New Expectations For A New Year

Brian Selzer
Brian Selzer

OCEAN CITY — With interest rates at historic lows, resulting in lower income from bonds, achieving investment goals has brought about a shift in portfolios that has tilted them toward equities. This raises the importance of understanding the drivers of equity returns over the near term.

Three components drive total returns of equities: dividends, earnings growth and valuation changes (for example, changes in the price/earnings (P/E) ratio).

In the past few decades, the S&P 500 dividend yield has averaged around 2.5% and has been fairly stable. We anticipate 2014 will see more of the same: dividend yields of 2%. We believe it is more important to focus on the other two, more volatile factors — earnings growth and changes in valuation. The former — earnings growth, like dividends — has been surprisingly stable since 2011.

Looking at 2013, the S&P 500 Price Index has risen nearly 25%, the largest annual price increase in a decade. The majority of the returns are due to rising P/E ratios.

After two years of multiple expansions, greater confidence is now more discounted by fairer valuations. As such, we believe that the expansion in the P/E ratio this year is likely to be more muted for several reasons.

First, U.S. and global gross domestic product (GDP) should accelerate in 2014. In the U.S., the private sector looks set to be the engine for higher nominal GDP growth, driven by a combination of stronger household and corporate spending.

Fiscal headwinds should be lower as well. Activity indicators over the previous months are showing that the U.S. economy is ending 2013 with healthy momentum, and we are confident that it will carry over into next year. Globally, nominal GDP also looks set to increase, helped by an improving Europe and a resilient Japan. Bank of America Merrill Lynch (BofAML) Global Research has forecast U.S. and global nominal GDP to increase from 3.2% and 5.8%, respectively, in 2013, to 4.0% and 6.7% in 2014, and up to 4.7% and 7.0% in 2015.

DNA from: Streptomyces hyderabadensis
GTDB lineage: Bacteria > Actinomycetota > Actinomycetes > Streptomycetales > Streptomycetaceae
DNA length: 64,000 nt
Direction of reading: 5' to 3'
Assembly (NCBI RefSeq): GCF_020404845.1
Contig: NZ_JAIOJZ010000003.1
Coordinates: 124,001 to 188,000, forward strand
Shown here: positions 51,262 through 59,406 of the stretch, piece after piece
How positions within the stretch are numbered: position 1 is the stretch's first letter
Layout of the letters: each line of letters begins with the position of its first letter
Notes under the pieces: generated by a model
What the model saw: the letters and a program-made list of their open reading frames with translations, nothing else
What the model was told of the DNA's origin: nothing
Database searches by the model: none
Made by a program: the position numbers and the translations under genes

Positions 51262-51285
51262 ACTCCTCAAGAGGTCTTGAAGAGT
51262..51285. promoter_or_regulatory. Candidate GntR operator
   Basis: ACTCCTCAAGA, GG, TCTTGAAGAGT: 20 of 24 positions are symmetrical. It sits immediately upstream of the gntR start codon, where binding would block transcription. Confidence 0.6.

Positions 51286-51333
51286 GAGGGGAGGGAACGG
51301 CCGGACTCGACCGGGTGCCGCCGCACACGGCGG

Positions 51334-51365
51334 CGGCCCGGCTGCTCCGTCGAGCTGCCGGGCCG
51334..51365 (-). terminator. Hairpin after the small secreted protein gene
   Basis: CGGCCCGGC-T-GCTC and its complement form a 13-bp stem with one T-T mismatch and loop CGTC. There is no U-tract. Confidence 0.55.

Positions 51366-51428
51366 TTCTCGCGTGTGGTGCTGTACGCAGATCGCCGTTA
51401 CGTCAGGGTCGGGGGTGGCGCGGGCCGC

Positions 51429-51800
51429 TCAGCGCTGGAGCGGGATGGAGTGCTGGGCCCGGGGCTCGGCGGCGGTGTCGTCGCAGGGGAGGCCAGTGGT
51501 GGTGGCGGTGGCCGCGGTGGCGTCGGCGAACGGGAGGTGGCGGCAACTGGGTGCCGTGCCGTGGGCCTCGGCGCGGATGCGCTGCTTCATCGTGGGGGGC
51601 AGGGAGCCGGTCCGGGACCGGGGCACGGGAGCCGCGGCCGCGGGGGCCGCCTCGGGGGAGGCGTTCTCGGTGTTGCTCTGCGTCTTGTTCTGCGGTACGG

Second, the commitment of the Federal Reserve (Fed) to keep policy rates at historically low levels, combined with a stronger U.S. economy and an eventual Fed tapering, is leading to steeper Treasury yield curves. In our view, these steep yield curves are likely to persist through 2014, and history shows they presage acceleration in earnings growth.

Third, profit margins are likely to remain resilient in 2014. BofAML Global Research forecasts S&P 500 earnings per share to grow by 7% next year. This growth rate is entirely in line with average earnings growth over the past 50 years. In fact, Savita Subramanian, BofAML Global Research’s Chief Equity Strategist, notes the risk to this 7% earnings growth forecast is to the upside: In non-recessionary years in the U.S., earnings growth has averaged over 10%.

But this optimistic view on earnings comes with a caveat: Investors need to moderate their expectations for U.S. equity returns, especially compared to what they have seen in 2013. The S&P 500 Index is no longer undervalued. The majority of equity market valuation metrics point either to a fairly or slightly overvalued market. Furthermore, an additional re-rating of U.S equities is unlikely to occur at the same pace as in the past few years, in our view.

That is not to say we are bearish on U.S. equity markets. On the contrary, we remain constructive on equities going into 2014; however, our return expectations are more in line with long-term equity returns on the S&P 500.

(A Merrill Lynch Wealth Management Advisor who can be reached at 410-213-8520.)